Dartmouth’s William H. Neukom Institute for Computational Science has announced the winners of its third annual Math-O-Vision competition, a contest for high school student filmmakers celebrating creativity and math.
First prize went to Convergent Trailer—a parody of the 2014 thriller Divergent—in which Tala Shahin imagines a world where a high-stakes test determines your field of mathematical prowess, or casts you out from society. Shahin, 17, attends BASIS Tucson North in Tucson, Ariz.
Tied for second prize: Jon Allen’s Lego Intersection (B), a stop-motion animation parody of the 2015 film Inception, in which a math tutor tries to implant mathematical ideas in students’ minds; and David Hamilton and Ethan Thompson’s Making Waves With Math, an exploration of the mathematics of music.
Allen, 17, attends Orangewood Christian School in Maitland, Fla. Hamilton, 16, attends Cornerstone Academy in Lewisville, N.C. Thompson, 15, is home schooled through Olive Tree Christian Academy in Lewisville, N.C.
Olivia Gordon, 16, of IQ Academy Minnesota, received the Judges Prize for her entry, Is Negative Zero Infinity, a doodle-driven thought experiment about the nature of the number line.
“It has been fun to see a community of students energized around the idea of making movies about mathematics,” says Math-O-Vision’s founder, Daniel Rockmore, who is director of the Neukom Institute and the William H. Neukom 1964 Distinguished Professor of Computational Science.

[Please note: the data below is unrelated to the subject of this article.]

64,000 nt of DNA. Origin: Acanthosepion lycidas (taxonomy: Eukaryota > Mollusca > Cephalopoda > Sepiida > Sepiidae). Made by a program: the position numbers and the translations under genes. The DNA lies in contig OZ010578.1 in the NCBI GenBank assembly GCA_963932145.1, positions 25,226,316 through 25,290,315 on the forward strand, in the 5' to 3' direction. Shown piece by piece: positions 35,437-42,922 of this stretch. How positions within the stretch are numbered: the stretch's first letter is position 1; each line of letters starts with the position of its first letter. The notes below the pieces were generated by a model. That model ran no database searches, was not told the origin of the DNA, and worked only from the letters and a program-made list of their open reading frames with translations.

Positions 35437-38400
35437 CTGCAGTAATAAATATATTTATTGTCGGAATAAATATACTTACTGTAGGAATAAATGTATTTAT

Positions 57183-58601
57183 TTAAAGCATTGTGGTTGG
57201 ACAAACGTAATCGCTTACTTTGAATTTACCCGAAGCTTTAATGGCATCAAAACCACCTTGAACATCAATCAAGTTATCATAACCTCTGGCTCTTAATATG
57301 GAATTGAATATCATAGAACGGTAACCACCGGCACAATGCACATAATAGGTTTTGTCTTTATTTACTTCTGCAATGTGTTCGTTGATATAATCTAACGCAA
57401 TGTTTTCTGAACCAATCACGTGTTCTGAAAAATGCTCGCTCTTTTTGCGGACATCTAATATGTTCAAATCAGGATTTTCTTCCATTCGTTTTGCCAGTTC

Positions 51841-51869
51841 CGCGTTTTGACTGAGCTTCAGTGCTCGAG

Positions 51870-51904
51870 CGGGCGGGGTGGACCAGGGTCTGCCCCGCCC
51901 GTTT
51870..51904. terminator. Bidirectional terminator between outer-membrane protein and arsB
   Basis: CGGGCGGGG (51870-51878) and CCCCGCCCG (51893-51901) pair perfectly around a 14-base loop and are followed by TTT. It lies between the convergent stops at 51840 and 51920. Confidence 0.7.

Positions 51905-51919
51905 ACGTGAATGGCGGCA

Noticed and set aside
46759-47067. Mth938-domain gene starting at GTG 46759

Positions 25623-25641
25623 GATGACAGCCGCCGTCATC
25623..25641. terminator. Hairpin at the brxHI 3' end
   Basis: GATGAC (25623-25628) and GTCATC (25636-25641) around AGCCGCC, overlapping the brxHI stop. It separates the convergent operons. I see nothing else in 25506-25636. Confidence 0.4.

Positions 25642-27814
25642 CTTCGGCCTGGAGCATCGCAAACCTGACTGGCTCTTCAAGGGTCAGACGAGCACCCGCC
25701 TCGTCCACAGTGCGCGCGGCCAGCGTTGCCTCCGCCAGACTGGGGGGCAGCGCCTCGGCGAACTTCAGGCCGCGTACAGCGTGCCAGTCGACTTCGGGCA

This year for the first time, winners were chosen by middle school students—about 5,600 of whom signed up with their teachers to view and vote for finalists online. Winners received a total of $7,500 in prize money.
Finalists were selected by a panel of judges that included Rockmore as well as actor Alan Alda; mathematician Alex Bellos; Science Friday host Ira Flatow; Stanford music and computer science professor and app designer Ge Wang; and Lori Loeb, a research professor in Dartmouth’s computer science department and executive director of the Digital Arts Leadership and Innovation (DALI) lab.
“This year, more than any other, contestants pushed boundaries to create original movies exploring their personal visions of mathematics,” says H. Seano Whitecloud, creative director and communications coordinator at the Neukom Institute. “Each year, our quest for creative views of mathematics yields a more and more diverse collection of interesting movies.”
To view the winning entries, visit math-o-vision.com.